Where you'd normally see kids playing football in the street, sneering pinstripe-suited media executives sipped designer coffee in deckchairs under makeshift gazebos on the pavements.
Getting home from work everyday would mean navigating through ever-changing police cordons. Police cars thundered up and down the streets and pavements were packed with officers walking the streets, usually a rare occurrence.
The hardest thing our community had to get our heads around was that the suicide bombers that devastated London had regularly met in Beeston to plan their attack. The sense of shock was palpable, people gathered on the streets sharing their feelings with neighbours. Waves of guilt collided with confusion, anger and sadness shaking our tight community to the core.
The anti-Muslim feeling that the terrorist attacks created elsewhere could have spread through Beeston and made us all turn on each other, upsetting the balance of the diverse community. This would have suited certain people. The terrorists wanted this to happen to make impressionable young Muslims think they live in a country that hates them. Racist organisations wanted this to happen to add fuel to their disgusting propaganda about the Muslim faith.
The opposite was true. The attacks prompted much soul searching about how young people could be pushed to extremism but no one was willing to start pointing the finger at other people.
From my experience, the community has never been more united. During the evacuations this spirit helped make a difficult time much easier. Most people accepted the massive inconvenience of being moved out of their house or like me, returning from work to find you weren't allowed into your home. Everyone pulled together and looked after one another, regardless of race or religion.
THERE WERE patchy media reports of this unity but media coverage of Beeston was far from being fair and balanced. The press need an angle on every story; when they cannot find one they tend to make one up.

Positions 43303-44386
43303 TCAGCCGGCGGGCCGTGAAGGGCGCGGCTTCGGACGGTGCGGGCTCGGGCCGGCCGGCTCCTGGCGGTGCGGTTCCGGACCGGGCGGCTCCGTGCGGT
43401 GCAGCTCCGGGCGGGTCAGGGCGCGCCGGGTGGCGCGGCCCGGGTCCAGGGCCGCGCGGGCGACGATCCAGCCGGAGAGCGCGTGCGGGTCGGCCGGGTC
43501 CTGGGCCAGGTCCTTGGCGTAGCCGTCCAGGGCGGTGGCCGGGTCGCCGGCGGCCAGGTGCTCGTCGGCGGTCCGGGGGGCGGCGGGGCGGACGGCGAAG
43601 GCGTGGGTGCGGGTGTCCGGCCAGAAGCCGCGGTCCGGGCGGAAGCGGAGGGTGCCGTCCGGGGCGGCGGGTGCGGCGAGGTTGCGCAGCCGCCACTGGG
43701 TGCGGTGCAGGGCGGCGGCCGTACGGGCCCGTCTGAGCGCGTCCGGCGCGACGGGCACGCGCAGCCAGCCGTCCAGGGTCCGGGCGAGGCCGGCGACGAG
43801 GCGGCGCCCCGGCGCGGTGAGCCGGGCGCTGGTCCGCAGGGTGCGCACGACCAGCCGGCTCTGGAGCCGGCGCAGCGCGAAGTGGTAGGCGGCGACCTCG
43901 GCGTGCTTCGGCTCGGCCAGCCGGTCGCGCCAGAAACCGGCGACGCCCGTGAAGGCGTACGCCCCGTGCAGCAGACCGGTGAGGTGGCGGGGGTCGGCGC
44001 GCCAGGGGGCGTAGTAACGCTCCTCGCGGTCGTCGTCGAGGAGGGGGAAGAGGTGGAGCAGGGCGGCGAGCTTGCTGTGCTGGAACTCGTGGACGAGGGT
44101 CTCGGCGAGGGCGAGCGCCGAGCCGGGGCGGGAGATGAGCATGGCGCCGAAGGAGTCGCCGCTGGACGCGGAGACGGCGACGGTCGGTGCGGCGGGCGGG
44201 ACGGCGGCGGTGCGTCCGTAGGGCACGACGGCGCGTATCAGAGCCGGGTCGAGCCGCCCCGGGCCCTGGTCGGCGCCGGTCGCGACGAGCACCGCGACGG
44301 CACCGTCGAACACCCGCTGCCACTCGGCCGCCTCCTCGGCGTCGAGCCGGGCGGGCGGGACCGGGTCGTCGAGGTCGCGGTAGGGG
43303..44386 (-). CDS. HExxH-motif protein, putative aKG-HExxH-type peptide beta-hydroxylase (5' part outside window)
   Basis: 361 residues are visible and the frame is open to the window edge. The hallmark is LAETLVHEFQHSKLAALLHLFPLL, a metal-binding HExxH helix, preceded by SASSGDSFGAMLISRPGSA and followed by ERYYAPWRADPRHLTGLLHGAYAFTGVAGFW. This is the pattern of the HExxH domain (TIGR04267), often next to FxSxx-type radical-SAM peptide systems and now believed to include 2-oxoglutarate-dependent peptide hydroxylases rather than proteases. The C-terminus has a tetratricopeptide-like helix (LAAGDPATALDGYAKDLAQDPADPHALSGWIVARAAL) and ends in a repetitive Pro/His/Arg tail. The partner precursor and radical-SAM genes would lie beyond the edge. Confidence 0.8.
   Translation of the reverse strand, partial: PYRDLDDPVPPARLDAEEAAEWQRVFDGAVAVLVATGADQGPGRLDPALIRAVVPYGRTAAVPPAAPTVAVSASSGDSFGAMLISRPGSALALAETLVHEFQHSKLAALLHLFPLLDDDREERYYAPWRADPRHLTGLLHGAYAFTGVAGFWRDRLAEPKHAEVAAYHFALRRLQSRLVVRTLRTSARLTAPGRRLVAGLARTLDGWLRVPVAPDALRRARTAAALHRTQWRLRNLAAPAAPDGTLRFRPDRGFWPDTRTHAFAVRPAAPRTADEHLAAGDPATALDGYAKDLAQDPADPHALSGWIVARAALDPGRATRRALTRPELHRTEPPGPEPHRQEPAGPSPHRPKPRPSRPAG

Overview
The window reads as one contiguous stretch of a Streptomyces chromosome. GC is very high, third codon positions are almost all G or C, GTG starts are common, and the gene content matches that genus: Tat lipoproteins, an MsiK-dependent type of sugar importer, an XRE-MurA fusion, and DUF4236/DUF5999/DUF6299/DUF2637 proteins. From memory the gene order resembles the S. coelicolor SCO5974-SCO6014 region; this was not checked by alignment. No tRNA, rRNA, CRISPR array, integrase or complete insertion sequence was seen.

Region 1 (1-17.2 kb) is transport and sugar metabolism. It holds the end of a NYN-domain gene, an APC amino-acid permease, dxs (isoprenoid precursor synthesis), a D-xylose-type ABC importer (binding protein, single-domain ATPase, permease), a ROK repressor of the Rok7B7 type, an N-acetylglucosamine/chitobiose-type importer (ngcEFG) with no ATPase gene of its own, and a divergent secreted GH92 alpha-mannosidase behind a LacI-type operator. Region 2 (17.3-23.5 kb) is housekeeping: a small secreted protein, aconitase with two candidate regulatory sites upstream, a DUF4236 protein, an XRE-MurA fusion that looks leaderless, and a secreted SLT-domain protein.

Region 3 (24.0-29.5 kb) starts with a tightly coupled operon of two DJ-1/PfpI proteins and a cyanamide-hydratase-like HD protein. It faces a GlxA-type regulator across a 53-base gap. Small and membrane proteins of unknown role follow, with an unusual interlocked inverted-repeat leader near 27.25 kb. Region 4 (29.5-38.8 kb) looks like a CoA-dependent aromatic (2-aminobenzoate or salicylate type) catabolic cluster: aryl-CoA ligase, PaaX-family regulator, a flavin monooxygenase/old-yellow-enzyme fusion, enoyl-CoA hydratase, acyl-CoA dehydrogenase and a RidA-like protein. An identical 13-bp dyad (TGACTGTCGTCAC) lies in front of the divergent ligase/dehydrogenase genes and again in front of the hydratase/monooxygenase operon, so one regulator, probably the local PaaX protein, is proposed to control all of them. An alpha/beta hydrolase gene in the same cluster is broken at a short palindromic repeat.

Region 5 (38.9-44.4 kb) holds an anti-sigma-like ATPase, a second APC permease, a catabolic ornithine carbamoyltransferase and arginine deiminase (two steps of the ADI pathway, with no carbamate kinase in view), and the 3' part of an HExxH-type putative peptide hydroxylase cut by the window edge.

Most focussed on the run-down areas, painting a picture of deprivation where terrorism was an inevitable consequence of such squalid conditions. Reporters were happy to receive free bottles of water from Hamara Healthy Living Centre but didn't say that it and many other schemes had gone a long way to help local people and improve the environment.
The negative portrayal of Beeston may just be lazy journalism but their reports made viewers think that the culture of the area helped nurture terrorism and pushed people out to the fringes of society. I find it hard to believe that Beeston was to blame for producing people willing to carry out such horrendous acts.
I think the government used criticism of Imams and the Muslim faith to deflect responsibility for the effects their war on terror has had on disillusioned youth all over the country, not just in Yorkshire.
New Labour's foreign policy has alienated vast amounts of Britain's youth. For me it's the single greatest factor in changing peaceful young men into mass murderers. The Anglo-American war on terror and the Islamaphobic rhetoric that goes with it gives extremists the opportunity to recruit impressionable angry youth and guide them down the path to terrorism.
Acts of terrorism will do nothing to change the current global climate and will only encourage Blair and Bush in their unjust war in Iraq. To make a genuine difference we must act collectively and peacefully to make our voice heard.
The peace march made me feel better about the area I live in. Marching with a complete cross-section of my community showed we aren't ashamed to live in Beeston. It shows we hate terrorism, that we're not afraid to say the war in Iraq was wrong and that we're a united community. It also showed the many young people present that collectively the working class can make a difference without resorting to terrorism.
In The Socialist 28 July 2005: